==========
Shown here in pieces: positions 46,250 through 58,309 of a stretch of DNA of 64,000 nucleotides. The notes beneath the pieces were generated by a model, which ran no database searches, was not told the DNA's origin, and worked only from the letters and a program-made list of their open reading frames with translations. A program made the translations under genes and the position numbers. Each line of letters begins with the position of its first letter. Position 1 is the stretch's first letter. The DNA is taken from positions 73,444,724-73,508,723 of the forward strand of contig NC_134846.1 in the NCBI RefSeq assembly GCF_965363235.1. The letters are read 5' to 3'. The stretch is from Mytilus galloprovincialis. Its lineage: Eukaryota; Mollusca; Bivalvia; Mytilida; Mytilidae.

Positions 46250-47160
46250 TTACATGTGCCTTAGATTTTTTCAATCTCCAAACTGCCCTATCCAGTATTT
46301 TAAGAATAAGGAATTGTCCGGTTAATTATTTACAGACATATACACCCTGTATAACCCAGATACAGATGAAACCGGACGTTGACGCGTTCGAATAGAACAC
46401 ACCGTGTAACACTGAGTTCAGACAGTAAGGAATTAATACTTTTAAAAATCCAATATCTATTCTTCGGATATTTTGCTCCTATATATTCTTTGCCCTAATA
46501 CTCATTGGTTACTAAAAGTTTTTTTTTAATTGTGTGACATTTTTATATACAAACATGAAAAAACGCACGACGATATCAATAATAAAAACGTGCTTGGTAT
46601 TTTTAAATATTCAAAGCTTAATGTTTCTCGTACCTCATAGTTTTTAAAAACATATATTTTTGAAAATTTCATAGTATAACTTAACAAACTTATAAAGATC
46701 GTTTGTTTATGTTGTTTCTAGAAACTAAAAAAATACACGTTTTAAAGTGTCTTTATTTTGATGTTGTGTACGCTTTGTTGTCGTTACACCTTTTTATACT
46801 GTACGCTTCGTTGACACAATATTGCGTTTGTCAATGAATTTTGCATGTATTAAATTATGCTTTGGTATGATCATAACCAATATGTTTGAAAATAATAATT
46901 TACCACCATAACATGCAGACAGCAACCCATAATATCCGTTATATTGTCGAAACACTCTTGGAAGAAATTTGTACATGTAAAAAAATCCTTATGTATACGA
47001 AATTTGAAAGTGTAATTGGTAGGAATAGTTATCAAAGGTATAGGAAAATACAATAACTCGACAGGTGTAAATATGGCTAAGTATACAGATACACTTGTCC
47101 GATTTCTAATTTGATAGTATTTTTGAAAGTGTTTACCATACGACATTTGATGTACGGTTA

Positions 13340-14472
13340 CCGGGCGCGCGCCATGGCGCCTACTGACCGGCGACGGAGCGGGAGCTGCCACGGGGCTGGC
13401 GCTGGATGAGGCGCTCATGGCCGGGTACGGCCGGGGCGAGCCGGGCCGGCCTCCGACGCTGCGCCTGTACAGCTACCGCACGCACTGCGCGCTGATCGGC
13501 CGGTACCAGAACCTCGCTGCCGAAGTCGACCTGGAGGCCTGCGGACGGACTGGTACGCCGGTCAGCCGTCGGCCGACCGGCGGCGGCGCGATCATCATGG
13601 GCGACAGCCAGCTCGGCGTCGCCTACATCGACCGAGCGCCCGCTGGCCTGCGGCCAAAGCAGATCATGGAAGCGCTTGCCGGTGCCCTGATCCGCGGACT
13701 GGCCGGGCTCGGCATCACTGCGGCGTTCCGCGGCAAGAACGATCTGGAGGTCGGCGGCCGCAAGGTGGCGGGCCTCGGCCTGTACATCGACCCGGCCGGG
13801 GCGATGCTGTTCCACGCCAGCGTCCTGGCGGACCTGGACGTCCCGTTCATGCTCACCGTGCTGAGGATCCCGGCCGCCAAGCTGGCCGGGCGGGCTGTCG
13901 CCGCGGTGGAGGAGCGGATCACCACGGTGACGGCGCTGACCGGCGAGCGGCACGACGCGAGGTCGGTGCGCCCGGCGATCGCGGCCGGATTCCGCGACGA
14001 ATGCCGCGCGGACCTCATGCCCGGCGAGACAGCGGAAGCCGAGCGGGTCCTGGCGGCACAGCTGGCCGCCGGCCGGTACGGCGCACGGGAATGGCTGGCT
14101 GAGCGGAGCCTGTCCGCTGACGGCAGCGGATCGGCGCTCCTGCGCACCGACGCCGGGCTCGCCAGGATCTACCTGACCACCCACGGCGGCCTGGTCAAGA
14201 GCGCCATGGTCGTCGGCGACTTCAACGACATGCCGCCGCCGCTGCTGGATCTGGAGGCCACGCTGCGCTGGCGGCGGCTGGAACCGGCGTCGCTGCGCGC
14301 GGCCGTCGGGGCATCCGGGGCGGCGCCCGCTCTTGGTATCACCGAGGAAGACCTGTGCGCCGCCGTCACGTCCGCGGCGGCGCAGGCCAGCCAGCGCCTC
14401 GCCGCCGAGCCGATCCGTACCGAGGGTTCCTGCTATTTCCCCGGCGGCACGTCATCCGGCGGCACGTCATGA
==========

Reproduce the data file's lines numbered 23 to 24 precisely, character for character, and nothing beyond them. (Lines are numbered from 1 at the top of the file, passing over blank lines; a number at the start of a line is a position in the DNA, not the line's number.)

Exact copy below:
14201 GCGCCATGGTCGTCGGCGACTTCAACGACATGCCGCCGCCGCTGCTGGATCTGGAGGCCACGCTGCGCTGGCGGCGGCTGGAACCGGCGTCGCTGCGCGC
14301 GGCCGTCGGGGCATCCGGGGCGGCGCCCGCTCTTGGTATCACCGAGGAAGACCTGTGCGCCGCCGTCACGTCCGCGGCGGCGCAGGCCAGCCAGCGCCTC